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MerleFest 2016 at Wilkes Community College in Wilkesboro had a strong first three days and, despite the threat of rain, is primed to finish likewise on Sunday.
Despite a shower in the late afternoon, people came in droves to MerleFest Thursday on the campus of Wilkes Community College in Wilkesboro, and attendance is expected to only increase today through Sunday, according to festival director Ted Hagaman.
John Michael Hill listened intently as Pete Wernick critiqued how he picked the bluegrass standard, “Blue Ridge Cabin Home,” on his guitar Thursday, the last day of MerleFest Jam Camp.
The 2016 season of the Wilkesboro Open Air Market begins May 6, with local and area farm and artisan vendors selling their produce and items.
North Carolina Senate leaders are discussing the possibility of holding a referendum on keeping or rescinding all or part of House Bill 2, which prohibits local governments from establishing non-discrimination ordinances and requires that a person...
Long-standing friendships are being renewed this week as the crowds roll in for the 29th annual MerleFest.
Over $30,000 was raised at the 26th annual Great Wilkes ADAP luncheon, held Tuesday at First United Methodist Church of North Wilkesboro.
(Editor’s note: Fifth in a series on the history of Ronda.)
A lot of work by a lot of people culminates this weekend with MerleFest at Wilkes Community College, a one-of-a-kind feast of fine music with a family-friendly atmosphere.
MerleFest this Thursday through Sunday at Wilkes Community College brings to mind the need for better signage in Wilkes County.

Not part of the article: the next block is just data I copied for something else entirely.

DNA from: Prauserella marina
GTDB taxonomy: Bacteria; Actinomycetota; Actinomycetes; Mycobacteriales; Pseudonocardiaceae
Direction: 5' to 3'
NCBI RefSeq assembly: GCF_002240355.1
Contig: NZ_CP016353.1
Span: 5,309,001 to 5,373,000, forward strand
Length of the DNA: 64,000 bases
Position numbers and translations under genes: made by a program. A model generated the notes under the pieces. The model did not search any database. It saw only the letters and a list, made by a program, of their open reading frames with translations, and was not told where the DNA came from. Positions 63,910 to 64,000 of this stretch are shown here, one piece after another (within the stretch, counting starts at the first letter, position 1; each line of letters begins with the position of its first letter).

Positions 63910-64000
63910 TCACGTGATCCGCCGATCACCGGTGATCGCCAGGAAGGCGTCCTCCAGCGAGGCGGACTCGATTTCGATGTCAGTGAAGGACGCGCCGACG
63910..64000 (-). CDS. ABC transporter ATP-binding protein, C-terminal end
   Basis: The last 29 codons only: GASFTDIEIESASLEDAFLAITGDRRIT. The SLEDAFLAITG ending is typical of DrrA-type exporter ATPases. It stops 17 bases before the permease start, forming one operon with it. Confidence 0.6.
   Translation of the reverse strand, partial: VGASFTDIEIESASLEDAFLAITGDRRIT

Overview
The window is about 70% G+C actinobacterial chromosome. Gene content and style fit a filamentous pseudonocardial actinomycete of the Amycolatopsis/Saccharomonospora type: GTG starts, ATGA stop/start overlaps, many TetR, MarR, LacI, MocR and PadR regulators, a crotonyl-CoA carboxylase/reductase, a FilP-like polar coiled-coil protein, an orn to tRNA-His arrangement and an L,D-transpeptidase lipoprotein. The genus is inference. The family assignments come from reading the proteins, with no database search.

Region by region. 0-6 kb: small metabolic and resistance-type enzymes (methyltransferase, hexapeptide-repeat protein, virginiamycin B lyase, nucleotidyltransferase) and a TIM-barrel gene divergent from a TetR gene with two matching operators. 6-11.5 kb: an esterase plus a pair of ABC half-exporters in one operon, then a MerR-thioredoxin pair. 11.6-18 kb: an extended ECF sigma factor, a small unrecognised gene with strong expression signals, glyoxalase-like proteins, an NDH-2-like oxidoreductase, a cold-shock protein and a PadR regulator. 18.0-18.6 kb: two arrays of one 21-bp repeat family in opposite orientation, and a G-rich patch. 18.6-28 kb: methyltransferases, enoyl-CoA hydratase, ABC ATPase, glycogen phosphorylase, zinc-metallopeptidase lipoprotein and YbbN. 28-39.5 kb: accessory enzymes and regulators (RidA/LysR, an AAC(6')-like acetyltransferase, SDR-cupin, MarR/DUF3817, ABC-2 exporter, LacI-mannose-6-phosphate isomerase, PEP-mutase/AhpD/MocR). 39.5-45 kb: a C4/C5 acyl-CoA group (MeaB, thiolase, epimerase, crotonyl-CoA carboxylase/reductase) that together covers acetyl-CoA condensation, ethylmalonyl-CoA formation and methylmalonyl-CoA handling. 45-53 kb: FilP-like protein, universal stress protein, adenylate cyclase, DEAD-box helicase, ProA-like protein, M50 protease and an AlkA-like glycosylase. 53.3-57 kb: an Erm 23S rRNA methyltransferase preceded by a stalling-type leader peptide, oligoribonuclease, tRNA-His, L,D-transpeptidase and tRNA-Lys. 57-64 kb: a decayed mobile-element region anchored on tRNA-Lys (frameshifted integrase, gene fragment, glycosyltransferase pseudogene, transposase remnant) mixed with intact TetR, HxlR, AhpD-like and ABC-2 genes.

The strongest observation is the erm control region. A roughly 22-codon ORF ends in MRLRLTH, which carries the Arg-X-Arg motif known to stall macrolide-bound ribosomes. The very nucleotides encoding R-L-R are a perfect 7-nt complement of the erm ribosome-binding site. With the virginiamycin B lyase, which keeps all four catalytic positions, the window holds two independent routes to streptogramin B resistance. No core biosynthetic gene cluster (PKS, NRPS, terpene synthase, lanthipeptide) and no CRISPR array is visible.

EDITOR’S NOTE: Wilkesboro Baptist Church is hosting a youth mental health first aid class from 5:30 to 8:30 p.m. May 16, 17, and 19. Cost is $25 per participant, which pays for a resource manual. Attendance all three nights is required to receive a certificate. To register, email email@example.com or call 336-838-1644. For more details, go to www.mentalhealthfirstaid.org.
It was encouraging to hear that some United Methodist and Episcopal church leaders in North Carolina took a stand this week on N.C. House Bill 2 which, among other provisions, requires transgender people to use the bathroom of the sex they were assigned at birth.
I have learned that a proposal is being considered in the North Carolina legislature to restrict the so-called “free speech” rights of hecklers who shout down and who attempt to prevent speakers on North Carolina’s university campuses from speaking.
I have been somewhat perplexed concerning the whole HB2 mess and can empathize with viewpoints from both sides of the bathroom debate.